I was meeting a friend at Queen and Church for walkies and coffee last Monday. I was there a few minutes early so of course I took a few pictures while I was waiting. I had come across King Street because the streetcars tend to be faster on King these days. Plus, it was a nice day for a walk.

below: Looking north up Church Street from Richmond.

looking north on Church St. from Richmond Street, stores, street, people, street scene,

below: Metropolitan United Church is on the NW corner of Queen and Church. Even if you aren’t religious, there is something inspiring about the architecture. In this case, the setting adds to the grace and beauty of the building.  Usually there are people around but it was surprisingly quiet that day (too cold outside?)

front of Metropolitan United Church, with the snow covered park in front, snow, large trees, red door

below: Take a few more steps towards Metropolitan United and then turn around. This is the view that awaits you. The intersection of Queen and Church from a different angle.

looking at the intersection of Queen and Church, through the park, with yellow building and other stores in the background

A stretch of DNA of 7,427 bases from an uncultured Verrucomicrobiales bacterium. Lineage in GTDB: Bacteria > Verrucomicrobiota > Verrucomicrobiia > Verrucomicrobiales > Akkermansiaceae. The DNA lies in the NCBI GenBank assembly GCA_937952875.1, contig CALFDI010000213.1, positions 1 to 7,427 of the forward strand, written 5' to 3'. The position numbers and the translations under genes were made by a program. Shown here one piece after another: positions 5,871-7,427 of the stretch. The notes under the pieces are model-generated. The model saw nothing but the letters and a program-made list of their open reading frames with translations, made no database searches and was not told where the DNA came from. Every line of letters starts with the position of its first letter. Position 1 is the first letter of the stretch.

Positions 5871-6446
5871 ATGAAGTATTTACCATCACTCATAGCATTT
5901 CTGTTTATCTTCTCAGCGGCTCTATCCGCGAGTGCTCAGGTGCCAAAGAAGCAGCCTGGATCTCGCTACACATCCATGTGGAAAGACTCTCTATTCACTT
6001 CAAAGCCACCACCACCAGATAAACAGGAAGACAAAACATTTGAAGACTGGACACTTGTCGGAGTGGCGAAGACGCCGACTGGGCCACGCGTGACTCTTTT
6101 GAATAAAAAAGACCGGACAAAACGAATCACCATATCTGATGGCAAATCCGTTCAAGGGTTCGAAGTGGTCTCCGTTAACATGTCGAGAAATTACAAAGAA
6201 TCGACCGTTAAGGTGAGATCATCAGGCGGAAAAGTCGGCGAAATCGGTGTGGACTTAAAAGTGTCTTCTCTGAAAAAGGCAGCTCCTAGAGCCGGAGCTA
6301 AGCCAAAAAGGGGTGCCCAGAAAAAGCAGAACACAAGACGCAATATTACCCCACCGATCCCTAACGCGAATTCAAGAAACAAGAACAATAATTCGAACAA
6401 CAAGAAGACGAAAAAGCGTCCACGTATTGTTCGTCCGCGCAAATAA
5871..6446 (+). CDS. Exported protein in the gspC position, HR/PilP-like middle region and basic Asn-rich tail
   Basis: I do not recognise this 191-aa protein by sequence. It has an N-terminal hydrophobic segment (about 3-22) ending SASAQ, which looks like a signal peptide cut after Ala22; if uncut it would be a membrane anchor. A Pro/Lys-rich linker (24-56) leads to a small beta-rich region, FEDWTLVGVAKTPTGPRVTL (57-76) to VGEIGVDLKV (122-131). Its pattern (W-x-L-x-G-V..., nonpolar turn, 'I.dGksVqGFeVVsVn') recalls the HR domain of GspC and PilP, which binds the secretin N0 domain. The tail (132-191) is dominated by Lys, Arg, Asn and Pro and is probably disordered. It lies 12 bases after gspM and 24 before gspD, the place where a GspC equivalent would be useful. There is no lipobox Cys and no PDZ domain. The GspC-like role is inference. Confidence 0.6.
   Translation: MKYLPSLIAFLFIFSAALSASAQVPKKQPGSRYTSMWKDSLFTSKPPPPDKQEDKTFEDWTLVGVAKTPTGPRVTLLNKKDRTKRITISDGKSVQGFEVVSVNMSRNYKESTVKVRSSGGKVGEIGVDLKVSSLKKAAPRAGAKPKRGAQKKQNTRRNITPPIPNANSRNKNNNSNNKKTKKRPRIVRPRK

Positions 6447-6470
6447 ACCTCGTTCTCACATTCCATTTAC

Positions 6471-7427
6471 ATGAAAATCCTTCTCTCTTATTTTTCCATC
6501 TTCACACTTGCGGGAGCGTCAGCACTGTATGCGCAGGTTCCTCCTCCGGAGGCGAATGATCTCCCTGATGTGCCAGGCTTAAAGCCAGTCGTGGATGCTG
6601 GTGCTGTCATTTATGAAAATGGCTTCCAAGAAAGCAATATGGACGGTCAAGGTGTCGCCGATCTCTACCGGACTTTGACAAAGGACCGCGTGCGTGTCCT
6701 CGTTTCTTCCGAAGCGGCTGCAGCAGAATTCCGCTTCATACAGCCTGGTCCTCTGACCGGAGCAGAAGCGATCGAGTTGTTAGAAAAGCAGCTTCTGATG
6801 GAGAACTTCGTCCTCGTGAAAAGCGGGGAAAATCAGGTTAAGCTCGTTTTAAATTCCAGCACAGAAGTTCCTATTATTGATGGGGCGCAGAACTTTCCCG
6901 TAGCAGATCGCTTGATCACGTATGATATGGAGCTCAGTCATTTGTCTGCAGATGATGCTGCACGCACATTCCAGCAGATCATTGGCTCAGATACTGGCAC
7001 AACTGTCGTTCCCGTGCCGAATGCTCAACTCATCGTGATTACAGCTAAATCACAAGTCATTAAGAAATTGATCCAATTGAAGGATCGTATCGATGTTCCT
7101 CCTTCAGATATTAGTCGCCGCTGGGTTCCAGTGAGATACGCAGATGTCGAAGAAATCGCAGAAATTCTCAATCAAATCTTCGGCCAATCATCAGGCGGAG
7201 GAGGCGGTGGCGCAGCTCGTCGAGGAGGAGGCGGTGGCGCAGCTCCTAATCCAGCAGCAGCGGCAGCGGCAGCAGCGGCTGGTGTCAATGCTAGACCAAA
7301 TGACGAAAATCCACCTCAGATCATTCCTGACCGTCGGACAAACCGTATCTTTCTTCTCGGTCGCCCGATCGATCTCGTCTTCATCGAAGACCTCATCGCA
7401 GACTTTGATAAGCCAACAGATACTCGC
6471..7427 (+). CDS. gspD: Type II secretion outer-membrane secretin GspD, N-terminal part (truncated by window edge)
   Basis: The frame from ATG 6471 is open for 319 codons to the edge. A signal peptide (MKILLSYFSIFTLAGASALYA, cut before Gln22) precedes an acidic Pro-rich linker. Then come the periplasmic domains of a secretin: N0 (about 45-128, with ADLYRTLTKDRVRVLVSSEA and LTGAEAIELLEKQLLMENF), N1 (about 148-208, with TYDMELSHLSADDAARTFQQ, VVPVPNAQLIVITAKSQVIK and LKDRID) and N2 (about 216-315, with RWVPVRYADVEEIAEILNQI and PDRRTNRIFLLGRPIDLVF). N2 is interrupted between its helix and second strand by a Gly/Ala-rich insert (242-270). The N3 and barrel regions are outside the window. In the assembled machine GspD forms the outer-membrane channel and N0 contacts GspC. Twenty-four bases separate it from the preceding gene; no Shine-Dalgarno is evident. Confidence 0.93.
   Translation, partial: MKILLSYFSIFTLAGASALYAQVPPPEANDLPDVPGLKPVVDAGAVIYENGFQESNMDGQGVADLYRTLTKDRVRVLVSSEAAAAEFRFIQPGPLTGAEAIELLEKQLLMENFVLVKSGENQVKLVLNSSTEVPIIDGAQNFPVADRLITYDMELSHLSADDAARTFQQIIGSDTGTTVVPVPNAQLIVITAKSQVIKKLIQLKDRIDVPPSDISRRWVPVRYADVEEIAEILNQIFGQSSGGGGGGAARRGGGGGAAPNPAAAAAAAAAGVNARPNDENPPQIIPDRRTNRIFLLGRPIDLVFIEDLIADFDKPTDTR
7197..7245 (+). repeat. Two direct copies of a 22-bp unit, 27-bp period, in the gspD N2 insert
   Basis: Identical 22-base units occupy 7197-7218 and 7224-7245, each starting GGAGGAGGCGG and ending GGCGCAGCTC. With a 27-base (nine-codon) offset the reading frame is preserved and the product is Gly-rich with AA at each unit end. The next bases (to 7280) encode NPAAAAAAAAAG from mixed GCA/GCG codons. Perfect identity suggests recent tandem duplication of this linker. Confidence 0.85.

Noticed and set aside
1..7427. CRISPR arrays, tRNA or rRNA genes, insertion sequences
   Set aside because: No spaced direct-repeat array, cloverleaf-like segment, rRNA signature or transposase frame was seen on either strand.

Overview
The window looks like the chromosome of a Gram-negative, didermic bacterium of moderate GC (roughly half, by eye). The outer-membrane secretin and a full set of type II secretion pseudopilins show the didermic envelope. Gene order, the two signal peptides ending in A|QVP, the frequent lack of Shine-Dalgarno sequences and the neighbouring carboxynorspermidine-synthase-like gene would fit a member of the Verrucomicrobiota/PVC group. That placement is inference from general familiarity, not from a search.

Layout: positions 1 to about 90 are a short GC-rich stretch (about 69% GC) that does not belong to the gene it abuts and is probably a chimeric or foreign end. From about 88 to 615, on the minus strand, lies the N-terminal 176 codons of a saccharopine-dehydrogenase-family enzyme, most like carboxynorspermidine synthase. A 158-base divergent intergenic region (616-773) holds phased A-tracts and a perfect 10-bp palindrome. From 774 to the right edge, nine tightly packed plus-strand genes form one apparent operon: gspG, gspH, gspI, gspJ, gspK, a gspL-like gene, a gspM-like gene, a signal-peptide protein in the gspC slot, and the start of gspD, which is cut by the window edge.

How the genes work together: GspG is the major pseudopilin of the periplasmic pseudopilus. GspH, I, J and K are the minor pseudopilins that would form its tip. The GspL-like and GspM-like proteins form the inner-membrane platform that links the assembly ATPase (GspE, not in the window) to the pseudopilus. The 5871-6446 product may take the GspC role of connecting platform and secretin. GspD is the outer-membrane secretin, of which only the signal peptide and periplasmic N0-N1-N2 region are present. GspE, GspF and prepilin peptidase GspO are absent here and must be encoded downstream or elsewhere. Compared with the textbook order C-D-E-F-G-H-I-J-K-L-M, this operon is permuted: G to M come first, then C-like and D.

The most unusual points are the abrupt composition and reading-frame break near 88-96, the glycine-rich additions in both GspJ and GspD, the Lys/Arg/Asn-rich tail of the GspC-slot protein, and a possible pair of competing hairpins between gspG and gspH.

below: As I walked back to the intersection, this man walked in front of the streetcar. I think that he called himself either Cowboy Bob or Cowboy Bill.

man in long coat and hat stands in front of a TTC street car with his arm up in the air.

below: Church #2. Jarvis Street Baptist Church.

Jarvis Street Baptist Church, from diagonally across the intersection

below: Yes, there are a lot of churches in this section of downtown. This is the third (and last for today’s blog) but there are many more. Grace Church through the trees.

park, in winter, with large mature trees, in the background is Grace Church, brick building with green roofed steeple

below: A stop at Allan Gardens conservatory for warm and a washroom. If this picture is looking a little fuzzy around the edges, my camera lens kept steaming up faster than I could wipe it off.

inside shot at Allan Gardens conservatory, with two people looking at the plants, glass roof, large yellow flowers

below: Every Christmas, the conservatory at Allan Gardens is decorated with many amaryllis plants. The other day, many were looking a little worse for wear. These buds were a few of the exceptions. At some point (soon?), the Christmas plants will be switched out for spring plants.

close up of two small red amaryllis buds at the bottom of a red and white amaryllis.

below: Barrel cacti in differing sizes in the Allan Gardens conservatory.

4 barrel cacti of differing sizes in a semi-circle in a conservatory, glass house, with some succulents in front and some taller cacti behind

below: And just around the corner from Allan Gardens there is this painted cactus (or is it a succulent?) standing in the cold.

a metal telephone or traffic box on the sidewalk that has been painted with a picture of a cactus.